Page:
Virus doesn’t care if it’s Christmas, says public health expert

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Covid-19 “doesn’t care if it is Christmas”, a top public health expert has said.

Professor Devi Sridhar’s comments came as officials from the four UK nations try to concoct a coherent plan to allow families to reunite at Christmas.

Prof Sridhar, who is chair of global public health at the University of Edinburgh, said it was “risky” for people to meet indoors – particularly when there are elderly relatives around and alcohol could be involved.

But she said recent vaccine breakthroughs could mean the country is in a “fundamentally different” position in March.

“People emotionally want to hear reassuring messages,” she told a joint meeting of the Health and Social Care Committee and the Science and Technology Committee.

“They wanted to hear it over the summer that there would be no second wave, and they want to hear it now that Christmas will be normal.

“I guess I have to speak bluntly – the virus doesn’t care if it’s Christmas.

“We still have pretty high prevalence across the country.

“It is risky for people to mix indoors with alcohol with elderly relatives at this point in time.”

But Prof Sridhar added: “We have vaccines, three really exciting vaccines on the horizon. We have mass testing coming on board – I think Liverpool shows the promise, and Slovakia as well has been doing quite well with mass testing.

“We have new therapeutics meaning if you get Covid today, you’re much more likely to survive than six months ago – project that six months into the future.

“So I think for people there is a glimmer of hope I think by March, we’ll be in a fundamentally different position than now.”

She said: “So perhaps this Christmas will be different, it doesn’t mean Christmas is cancelled.

“It’s a pandemic Christmas – we’re in the middle of a pandemic, every part of the world is suffering or under some kind of restrictions, one way or the other.

“And so I think that was kind of a message we need to tell people that just because it’s Christmas doesn’t mean the virus is any less risky.”

Prof Sridhar said the British public have not had a “payoff” for their sacrifices during the crisis as seen in some other countries.

“It feels like for a lot of people this is going on, it’s endless, they were willing to sacrifice in the spring to save the NHS. What are we doing now?” she said.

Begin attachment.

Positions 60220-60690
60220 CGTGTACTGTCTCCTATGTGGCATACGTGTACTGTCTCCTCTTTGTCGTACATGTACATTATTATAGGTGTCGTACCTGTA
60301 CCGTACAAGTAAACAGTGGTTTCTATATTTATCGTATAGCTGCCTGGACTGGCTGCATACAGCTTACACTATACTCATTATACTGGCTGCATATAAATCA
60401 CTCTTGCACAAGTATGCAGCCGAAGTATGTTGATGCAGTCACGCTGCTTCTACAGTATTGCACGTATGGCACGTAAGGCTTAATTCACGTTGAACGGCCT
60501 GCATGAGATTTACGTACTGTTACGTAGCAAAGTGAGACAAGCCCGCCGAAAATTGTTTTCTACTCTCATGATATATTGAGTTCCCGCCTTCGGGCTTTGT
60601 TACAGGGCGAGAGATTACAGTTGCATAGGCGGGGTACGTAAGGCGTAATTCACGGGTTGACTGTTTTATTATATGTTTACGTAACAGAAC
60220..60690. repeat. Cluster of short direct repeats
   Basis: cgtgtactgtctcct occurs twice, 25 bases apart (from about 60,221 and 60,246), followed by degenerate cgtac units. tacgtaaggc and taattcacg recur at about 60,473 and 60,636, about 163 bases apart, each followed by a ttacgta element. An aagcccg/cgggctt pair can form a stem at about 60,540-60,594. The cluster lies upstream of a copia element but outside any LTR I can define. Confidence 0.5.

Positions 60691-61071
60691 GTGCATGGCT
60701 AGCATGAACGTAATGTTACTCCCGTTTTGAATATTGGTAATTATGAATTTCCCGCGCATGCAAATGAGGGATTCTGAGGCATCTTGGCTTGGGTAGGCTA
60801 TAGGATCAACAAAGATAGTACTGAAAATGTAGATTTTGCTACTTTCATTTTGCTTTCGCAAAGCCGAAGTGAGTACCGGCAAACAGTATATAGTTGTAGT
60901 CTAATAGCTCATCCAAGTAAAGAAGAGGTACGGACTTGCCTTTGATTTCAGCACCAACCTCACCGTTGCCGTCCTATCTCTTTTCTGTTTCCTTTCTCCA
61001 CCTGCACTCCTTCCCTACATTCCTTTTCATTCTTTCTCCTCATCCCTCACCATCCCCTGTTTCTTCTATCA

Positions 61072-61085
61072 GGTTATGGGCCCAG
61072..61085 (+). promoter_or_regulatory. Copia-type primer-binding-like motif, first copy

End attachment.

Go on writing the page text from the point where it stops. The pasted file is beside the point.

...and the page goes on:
“The countries that suppressed/eliminated/took a zero-Covid approach, their populations got a payoff – New Zealand had a really hard lockdown for three weeks but they got back to their big rugby games. Norway and Finland had early harsh lockdowns but then they released most of the restrictions.

“And I feel like with the British public, they haven’t had that payoff.

“They haven’t had that moment of release of ‘your sacrifice has led to a state where actually, you get back your jobs and you get back your life’.”

But when asked what she would advise in terms of Christmas, Prof Sridhar added: “What I would say to people, because I get asked all the time, is ‘Do you want to infect the people that you love, or be responsible in your home or bring it into their home over Christmas?’

“We’re in a pandemic, you can still see your family, you can still celebrate with your communities but in safer ways.

“If you’re going to be inside, ventilate, open your windows, make sure there’s plenty of air circulation.

“You know, if you’re going to see elderly or vulnerable individuals, you can isolate for two weeks, if you’re able to, so you’re not going to expose them.

“If you really want to be extra cautious, there’s, you know, rapid tests you can take in addition to the incubation period.

“But we are in a pandemic and I think people need to recognise that it’s not going to be a normal Christmas – Christmas isn’t cancelled – but it’s going to feel substantially different.

“We don’t want to pay for Christmas with January hospitalisations and February deaths.”

Health Secretary Matt Hancock said Christmas would not look the same as normal.

When asked whether the focus on Christmas could be perceived to be “unfair” to people wanting to focus on other festivities such as Diwali, Mr Hancock told MPs: “I’m very sensitive to this point, and we did think about it and we engaged and we have discussed it.

“The conclusion that we’ve come to, which I agree with very strongly, is that Christmas as a national holiday is the biggest national holiday that we have.

“Of course it has particular importance for Christians, but it is an important national holiday for everybody in this country.

“So while of course we considered the impact on those of other faiths, Christmas is a special time for everyone in this country.”

Prof Sridhar also raised concerns about the new plans to see those in close contact with confirmed Covid-19 cases tested every day instead of automatic self-isolation.

“I’m slightly worried about saying we can just lift isolation, because we know that isolation is important that people don’t pass it on to others,” she said.

“So I think there are still things we need to sort.”

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